##### Example 1

Traditional electric light bulbs are known to have a mean lifetime to failure of 2000 hours. It is also known that the distribution function $p\left(t\right)$ of the time to failure takes the form

$\phantom{\rule{2em}{0ex}}p\left(t\right)=1-{\text{e}}^{-t∕\mu }$

where $\mu$ is the mean time to failure. You will see if you study the topic of reliability in more detail that this is a realistic distribution function. The reliability function $r\left(t\right)$ , giving the probability that the light bulb is still working at time $t$ , is defined as

$\phantom{\rule{2em}{0ex}}r\left(t\right)=1-p\left(t\right)={\text{e}}^{-t∕\mu }$

Find the proportion of light bulbs that you would expect to fail before 1500 hours and the proportion you would expect to last longer than 2500 hours.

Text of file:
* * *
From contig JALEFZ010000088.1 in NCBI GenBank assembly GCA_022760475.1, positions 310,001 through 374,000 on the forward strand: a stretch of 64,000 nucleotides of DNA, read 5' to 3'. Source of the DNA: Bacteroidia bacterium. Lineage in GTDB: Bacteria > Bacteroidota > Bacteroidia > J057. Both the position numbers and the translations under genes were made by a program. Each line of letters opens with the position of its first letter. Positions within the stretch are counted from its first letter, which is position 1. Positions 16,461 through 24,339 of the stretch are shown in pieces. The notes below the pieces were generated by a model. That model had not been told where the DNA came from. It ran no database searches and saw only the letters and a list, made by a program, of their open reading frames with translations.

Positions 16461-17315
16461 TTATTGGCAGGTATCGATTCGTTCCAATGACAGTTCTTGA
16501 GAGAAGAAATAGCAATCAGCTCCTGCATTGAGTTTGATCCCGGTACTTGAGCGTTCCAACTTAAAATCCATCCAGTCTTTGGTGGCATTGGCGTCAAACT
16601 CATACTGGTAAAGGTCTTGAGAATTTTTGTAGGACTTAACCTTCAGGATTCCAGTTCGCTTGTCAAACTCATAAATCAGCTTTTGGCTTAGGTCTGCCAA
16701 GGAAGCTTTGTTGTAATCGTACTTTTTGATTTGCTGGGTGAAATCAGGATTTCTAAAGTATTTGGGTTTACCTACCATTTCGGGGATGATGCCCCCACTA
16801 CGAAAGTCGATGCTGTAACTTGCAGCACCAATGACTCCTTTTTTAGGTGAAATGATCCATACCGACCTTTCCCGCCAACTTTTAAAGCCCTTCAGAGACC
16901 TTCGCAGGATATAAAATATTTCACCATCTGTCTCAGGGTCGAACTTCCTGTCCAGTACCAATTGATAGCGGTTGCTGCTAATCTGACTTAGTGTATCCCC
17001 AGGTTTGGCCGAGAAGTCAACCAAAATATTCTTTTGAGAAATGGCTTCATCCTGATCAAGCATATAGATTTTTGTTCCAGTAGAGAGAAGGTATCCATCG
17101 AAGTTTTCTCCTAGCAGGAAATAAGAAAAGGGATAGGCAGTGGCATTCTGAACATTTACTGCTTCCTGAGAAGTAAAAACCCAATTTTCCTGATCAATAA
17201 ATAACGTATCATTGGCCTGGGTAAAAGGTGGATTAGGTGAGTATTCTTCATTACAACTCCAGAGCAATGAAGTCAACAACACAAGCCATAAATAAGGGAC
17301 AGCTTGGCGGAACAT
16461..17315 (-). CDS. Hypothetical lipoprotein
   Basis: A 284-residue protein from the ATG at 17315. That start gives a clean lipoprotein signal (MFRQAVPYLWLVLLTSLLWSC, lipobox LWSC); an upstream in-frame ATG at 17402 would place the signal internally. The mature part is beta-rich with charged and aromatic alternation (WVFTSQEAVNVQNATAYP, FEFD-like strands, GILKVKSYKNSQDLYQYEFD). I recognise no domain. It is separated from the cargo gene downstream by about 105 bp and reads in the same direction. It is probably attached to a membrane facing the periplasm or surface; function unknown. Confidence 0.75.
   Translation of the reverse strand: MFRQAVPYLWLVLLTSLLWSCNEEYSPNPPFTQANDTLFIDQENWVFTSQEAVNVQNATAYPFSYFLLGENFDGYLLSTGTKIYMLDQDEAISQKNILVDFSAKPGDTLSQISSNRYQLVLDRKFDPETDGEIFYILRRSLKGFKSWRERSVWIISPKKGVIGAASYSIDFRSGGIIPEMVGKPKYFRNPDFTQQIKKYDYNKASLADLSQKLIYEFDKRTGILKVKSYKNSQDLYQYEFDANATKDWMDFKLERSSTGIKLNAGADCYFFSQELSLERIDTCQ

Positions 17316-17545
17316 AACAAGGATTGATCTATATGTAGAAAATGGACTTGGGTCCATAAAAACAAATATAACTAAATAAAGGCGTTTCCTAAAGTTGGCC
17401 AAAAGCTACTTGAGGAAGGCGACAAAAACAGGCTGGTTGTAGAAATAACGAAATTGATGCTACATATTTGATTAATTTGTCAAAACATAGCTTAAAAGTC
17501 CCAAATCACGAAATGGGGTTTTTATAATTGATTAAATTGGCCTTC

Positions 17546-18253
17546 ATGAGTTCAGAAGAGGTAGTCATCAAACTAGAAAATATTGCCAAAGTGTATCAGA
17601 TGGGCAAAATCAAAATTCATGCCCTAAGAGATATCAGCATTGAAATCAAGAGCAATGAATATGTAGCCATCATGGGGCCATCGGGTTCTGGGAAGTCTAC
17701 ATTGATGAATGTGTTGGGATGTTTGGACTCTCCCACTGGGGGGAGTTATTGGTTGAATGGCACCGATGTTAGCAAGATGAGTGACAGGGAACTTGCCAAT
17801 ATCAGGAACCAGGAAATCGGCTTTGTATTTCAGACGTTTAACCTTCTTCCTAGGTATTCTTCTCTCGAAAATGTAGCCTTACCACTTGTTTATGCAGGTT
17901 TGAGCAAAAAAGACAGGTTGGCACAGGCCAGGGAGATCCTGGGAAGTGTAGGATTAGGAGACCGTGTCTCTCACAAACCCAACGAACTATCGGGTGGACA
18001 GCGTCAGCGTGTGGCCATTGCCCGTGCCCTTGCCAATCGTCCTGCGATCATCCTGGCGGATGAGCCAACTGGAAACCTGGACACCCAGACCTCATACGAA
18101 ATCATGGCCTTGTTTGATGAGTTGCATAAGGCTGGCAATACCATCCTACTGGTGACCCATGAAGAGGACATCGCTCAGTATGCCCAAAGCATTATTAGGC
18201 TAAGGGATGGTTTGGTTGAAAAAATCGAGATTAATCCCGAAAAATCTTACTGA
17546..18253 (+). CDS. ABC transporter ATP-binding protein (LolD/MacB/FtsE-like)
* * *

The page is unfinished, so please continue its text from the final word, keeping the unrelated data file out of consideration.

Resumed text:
##### Solution

Let $T$ be the random variable ‘time to failure’.

The proportion of bulbs expected to fail before 1500 hours is given as

$\phantom{\rule{2em}{0ex}}\text{P}\left(T<1500\right)=1-{\text{e}}^{-1500∕2000}=1-{\text{e}}^{-3∕4}=1-0.4724=0.5276$

The proportion of bulbs expected to last longer that 2500 hours is given as

$\phantom{\rule{2em}{0ex}}\text{P}\left(T>2500\right)=1-\text{P}\left(T\le 2500\right)={\text{e}}^{-2500∕2000}={\text{e}}^{-5∕4}=0.2865.$

Using $r\left(t\right)=1-p\left(t\right)$ we have $r\left(2500\right)=0.2865$ .

Hence we expect just under 53% of light bulbs to fail before 1500 hours service and just under 29% of light bulbs to give over 2500 hours service.

#### 1.5 Mean and variance of a continuous distribution

You will probably have realised by now that, essentially, the definitions of discrete and continuous random variables are virtually the same provided we use the analogues given in the following table: